Let's put our trust in Mullins and back Dance to score
Mullins has a great record in the OLBG Mares Hurdle
Willie Mullins didn’t enjoy the best of fortunes over the Christmas period, but there was a few performances he will have been heartened by.
Chief among them was the display by Let’s Dance in winning the Grade 3 mares’ race at Leopardstown by eight lengths for the second year in succession.
Her performance deserves to be upgraded. It was her first start since a crashing fall on her return at Punchestown in November that broke Ruby Walsh’s leg.
It also came amid a four-day period in which Mullins lost Nichols Canyon, saw Yorkhill and Djakadam run poorly and witnessed the demotion of Min after he laboured to an unexciting first-past-the-post effort in a very weak Grade 1.
Put the two together and her smooth victory over Forge Meadow was fairly impressive in its own way.
Let’s Dance is now back on track and connections can plot their way towards Cheltenham and the OLBG Mares’ Hurdle.
That could mean a clash against the mighty Apple’s Jade, who was also a winner at Leopardstown. Her win in the 3m Christmas Hurdle brought her Grade 1 tally to seven, which includes a win in the Mares’ Hurdle last season.
However, it does make me wonder whether we will now see a change of plan for her.
The Stayers’ Hurdle is open and she has confirmed she stays the trip, so a switch wouldn’t be the biggest surprise in the world – that happens all the time at Cheltenham.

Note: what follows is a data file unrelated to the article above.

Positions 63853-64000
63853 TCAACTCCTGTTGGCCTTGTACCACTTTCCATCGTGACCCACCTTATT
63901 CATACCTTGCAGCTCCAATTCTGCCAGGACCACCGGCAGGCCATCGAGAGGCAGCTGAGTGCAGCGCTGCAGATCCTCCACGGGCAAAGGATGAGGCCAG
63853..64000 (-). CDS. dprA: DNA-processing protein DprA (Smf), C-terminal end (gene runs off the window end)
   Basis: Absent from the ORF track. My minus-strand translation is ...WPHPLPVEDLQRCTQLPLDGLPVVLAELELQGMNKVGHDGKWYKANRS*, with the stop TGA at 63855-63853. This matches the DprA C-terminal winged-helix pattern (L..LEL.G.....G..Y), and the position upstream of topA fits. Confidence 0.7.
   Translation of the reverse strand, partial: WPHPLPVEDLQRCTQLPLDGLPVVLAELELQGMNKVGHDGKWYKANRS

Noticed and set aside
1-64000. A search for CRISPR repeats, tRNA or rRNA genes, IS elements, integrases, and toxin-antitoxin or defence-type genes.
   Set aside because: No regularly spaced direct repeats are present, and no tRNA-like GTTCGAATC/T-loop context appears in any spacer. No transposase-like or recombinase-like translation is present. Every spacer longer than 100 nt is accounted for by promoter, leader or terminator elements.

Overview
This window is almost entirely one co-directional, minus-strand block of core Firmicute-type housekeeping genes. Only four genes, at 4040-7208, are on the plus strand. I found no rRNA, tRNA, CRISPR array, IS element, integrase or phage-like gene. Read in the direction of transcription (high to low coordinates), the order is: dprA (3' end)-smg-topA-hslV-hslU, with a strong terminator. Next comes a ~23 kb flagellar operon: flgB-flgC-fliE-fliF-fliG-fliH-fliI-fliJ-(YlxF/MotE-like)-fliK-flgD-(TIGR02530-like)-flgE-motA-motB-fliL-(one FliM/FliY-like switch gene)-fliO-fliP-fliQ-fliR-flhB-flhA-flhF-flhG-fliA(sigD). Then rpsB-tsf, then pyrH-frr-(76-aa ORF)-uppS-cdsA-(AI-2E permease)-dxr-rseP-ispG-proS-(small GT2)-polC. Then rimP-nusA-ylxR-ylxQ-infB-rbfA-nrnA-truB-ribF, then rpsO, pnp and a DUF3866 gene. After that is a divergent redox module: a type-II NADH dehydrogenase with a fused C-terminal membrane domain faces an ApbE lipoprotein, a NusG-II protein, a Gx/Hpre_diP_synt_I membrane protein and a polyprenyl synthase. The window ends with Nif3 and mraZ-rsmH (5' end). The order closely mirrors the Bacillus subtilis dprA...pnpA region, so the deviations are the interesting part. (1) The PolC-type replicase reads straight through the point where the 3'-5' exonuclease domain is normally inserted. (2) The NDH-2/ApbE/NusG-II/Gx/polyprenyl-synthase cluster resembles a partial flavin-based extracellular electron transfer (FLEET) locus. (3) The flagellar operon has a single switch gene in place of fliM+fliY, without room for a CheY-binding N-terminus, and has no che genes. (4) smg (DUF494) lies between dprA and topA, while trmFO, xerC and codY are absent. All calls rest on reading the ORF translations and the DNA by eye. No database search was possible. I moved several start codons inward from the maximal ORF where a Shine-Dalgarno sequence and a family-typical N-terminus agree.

As it is, she is a top price of 11-10 for a follow-up win in the Mares’ Hurdle.
However, stamina increasingly seems to be her strong suit and she did look vulnerable last season against Vroum Vroum Mag for a few strides before jumping the last.
My view is that she may do pretty well. She certainly has plenty of speed and a potent turn of foot – as evidenced by her win in the Trull House Mares’ Novices’ Hurdle last season over a bare 2m1f.
She’s won at all trips between 2m and 2m4f, is versatile regarding ground and I wouldn’t hold either of her late-season defeats last year against her as Mullins was chasing the trainers’ title and desperately trying to get as much prize-money as possible.
Mullins has a fantastic record in this race and, while that has a lot to do with Quevega of course, he also won it with Vroum Vroum Mag and Glens Melody, the latter in a year when he would have had a one-two but for Annie Power falling at the last.
Even last year, when he was beaten, he still filled the next two places, so whatever he runs invariably either goes very close or wins.
Limini and Vroum Vroum Mag could try again, but they haven’t run at all this season and have no upcoming entries. With questions over their wellbeing and Apple’s Jade’s target, it’s clear there’s potential for Let’s Dance to contract from her current 10-1.
Indeed, bearing in mind at the start of the season I thought Let’s Dance might develop into a leftfield Champion Hurdle hope, I have to be with her now this race looks like being her port of call.
Look further down the market and there isn’t much to write home about.
La Bague Au Roi is the highest British-trained runner in the market, but she was well beaten by Let’s Dance at Cheltenham last season and won over 3m last time out.
Kayf Grace is potentially more interesting for Nicky Henderson and did win over the Christmas period at Kempton following a below-par effort on her return.
She has never raced over this far but will appreciate 2m4f on breeding and did beat Augusta Kate when winning the Grade 2 Aintree bumper in 2016.
However, she can’t have been easy to keep sound as she has only raced three times since then and it was only a handicap she won last time out off 132. She still needs to improve.
This is the first of Nick Watts' Cheltenham Festival ante-post previews from this week's Racing & Football Outlook. Read the rest in the paper every week in the build-up to Cheltenham – out on Tuesdays